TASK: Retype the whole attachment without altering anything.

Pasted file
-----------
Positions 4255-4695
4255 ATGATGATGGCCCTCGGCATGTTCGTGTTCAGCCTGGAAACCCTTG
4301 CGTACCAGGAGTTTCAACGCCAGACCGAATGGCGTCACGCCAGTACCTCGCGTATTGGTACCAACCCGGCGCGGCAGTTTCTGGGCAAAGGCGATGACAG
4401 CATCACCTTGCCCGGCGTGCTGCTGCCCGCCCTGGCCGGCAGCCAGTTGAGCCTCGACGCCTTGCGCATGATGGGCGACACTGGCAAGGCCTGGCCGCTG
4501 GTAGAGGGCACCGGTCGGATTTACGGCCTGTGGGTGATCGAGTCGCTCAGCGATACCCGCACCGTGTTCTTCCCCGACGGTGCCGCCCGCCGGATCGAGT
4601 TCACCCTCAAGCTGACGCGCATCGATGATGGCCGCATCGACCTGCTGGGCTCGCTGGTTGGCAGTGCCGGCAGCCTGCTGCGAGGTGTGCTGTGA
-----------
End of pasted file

Positions 4255-4695
4255 ATGATGATGGCCCTCGGCATGTTCGTGTTCAGCCTGGAAACCCTTG
4301 CGTACCAGGAGTTTCAACGCCAGACCGAATGGCGTCACGCCAGTACCTCGCGTATTGGTACCAACCCGGCGCGGCAGTTTCTGGGCAAAGGCGATGACAG
4401 CATCACCTTGCCCGGCGTGCTGCTGCCCGCCCTGGCCGGCAGCCAGTTGAGCCTCGACGCCTTGCGCATGATGGGCGACACTGGCAAGGCCTGGCCGCTG
4501 GTAGAGGGCACCGGTCGGATTTACGGCCTGTGGGTGATCGAGTCGCTCAGCGATACCCGCACCGTGTTCTTCCCCGACGGTGCCGCCCGCCGGATCGAGT
4601 TCACCCTCAAGCTGACGCGCATCGATGATGGCCGCATCGACCTGCTGGGCTCGCTGGTTGGCAGTGCCGGCAGCCTGCTGCGAGGTGTGCTGTGA